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Title:A territory of their own: poetic identity and the construction of literary communities in twelfth-century China
Author(s):E, Li
Director of Research:Cai, Zong-qi
Doctoral Committee Chair(s):Cai, Zong-qi
Doctoral Committee Member(s):Chow, Kai-Wing; Huntington, Rania; Xu, Gary Gang
Department / Program:E. Asian Languages & Cultures
Discipline:E Asian Languages & Cultures
Degree Granting Institution:University of Illinois at Urbana-Champaign
Subject(s):Song Dynasty poetry
Yang Wanli
literary community
Abstract:This dissertation examines the conception and practice of poetry in twelfth-century China. It argues that the poets, facing an identity crisis caused by social, political, and institutional changes of the time, engaged in the reconstruction of a collective discourse on what being a poet meant and how poetry should be written. The issue of the poets' marginalization during the twelfth century is often mixed with the sense of displacement in their personal pursuit of an official career, and is displayed in their self-construction of their identity as a poet through space—from as small as a meditation room and a boat to a much larger space of "mountains and forests" and "rivers and lakes." What emerged from this process was an idealized poetry written by specialized poets who functioned outside of the urban centers of political power and in the redefined space of "mountains and forests" or "rivers and lakes." The identity construction conducted by the poets in this redefined space, I argue in the dissertation, represents the poets' response to the sense of confined geographical and psychological space in their real life. Three poets and their poems, poetic criticism, and daily practices are discussed in the main body of the dissertation. Among them, Yang Wanli (1127-1206) was the senior poet and leader of the poets' community, known for his refreshing poetic style, the "Chengzhai Style." I associate one central characteristic of "Chengzhai style"—taking nature as its writing subject—first with Yang's requirement of "the eyes of the poet," and then with the space of "mountains and forests" from the perspective of Yang as a lower rank official. "Mountains and forests," in Yang’s poems, go beyond the traditional implication of reclusive life and appear as the poet’s actual living environment. In the chapter on Jiang Kui (1155-1221), a younger generation poet known primarily for his song lyrics, I focus on his poetic criticism and argue that his own identity as a poet is constructed through his traveling experiences among the "rivers and lakes." I further argue that "rivers and lakes" in Jiang’s poems are not only representations of concrete images Jiang encountered in the real world, but also a metaphorical term referring to the realm of being away from the traditional domain. The third poet I discuss, Lin Xian (fl. 1180), a lesser known poet in literary history, was taken as a representative of the poet who was in poverty and constrained condition. Lin's construction of his poetic identity was completed and widely accepted by his contemporaries through the allegorical space of his meditation room, the "Snow Nest," which carries the Buddhism connotation and represents a continuation and further development of the “Snow Hall” image of the Northern Song poet Su Shi.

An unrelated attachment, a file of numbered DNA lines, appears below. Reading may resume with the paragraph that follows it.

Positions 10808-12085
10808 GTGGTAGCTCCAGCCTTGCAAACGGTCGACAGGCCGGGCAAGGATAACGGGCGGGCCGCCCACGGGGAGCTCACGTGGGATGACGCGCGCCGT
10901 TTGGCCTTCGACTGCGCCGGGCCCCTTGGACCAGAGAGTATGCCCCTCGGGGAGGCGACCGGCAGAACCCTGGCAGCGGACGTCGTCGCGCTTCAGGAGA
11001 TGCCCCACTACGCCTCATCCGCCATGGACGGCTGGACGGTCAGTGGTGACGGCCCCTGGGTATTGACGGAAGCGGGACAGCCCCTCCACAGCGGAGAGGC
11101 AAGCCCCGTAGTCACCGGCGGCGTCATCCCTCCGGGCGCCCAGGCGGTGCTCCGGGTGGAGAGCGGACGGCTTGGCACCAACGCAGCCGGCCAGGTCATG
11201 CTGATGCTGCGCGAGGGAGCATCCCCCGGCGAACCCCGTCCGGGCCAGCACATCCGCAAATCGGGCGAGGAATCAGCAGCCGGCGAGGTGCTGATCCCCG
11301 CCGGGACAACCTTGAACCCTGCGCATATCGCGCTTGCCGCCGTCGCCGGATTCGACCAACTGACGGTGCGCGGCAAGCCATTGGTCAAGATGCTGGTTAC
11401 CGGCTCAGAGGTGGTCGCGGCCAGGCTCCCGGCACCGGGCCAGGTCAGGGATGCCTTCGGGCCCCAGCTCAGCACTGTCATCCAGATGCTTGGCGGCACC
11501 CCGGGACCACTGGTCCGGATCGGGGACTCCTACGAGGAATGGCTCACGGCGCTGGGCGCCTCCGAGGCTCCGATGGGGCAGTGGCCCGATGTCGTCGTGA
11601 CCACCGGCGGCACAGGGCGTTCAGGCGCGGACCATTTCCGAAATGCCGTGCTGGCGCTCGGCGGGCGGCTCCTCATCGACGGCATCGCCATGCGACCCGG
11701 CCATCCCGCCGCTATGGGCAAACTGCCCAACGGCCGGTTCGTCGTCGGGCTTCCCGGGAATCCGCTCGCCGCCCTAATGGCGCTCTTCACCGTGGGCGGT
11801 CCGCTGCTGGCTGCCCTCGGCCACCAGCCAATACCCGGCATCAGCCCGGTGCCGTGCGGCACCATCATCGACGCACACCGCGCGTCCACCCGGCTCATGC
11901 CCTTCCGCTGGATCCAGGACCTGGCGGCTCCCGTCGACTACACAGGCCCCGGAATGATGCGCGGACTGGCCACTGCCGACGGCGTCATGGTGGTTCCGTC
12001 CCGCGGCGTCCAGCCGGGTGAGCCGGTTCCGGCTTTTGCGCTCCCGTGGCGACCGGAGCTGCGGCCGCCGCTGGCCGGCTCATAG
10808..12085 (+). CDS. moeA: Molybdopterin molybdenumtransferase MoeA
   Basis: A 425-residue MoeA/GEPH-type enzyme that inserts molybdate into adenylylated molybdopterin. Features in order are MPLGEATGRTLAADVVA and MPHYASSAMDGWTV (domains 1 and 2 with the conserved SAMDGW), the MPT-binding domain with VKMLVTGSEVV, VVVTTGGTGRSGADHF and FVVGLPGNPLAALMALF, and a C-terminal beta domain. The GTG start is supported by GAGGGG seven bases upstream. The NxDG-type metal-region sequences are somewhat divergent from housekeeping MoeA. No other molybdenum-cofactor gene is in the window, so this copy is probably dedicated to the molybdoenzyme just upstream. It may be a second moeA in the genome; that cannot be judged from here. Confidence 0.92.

Issue Date:2016-07-12
Rights Information:Copyright 2016 Li E
Date Available in IDEALS:2016-11-10
Date Deposited:2016-08

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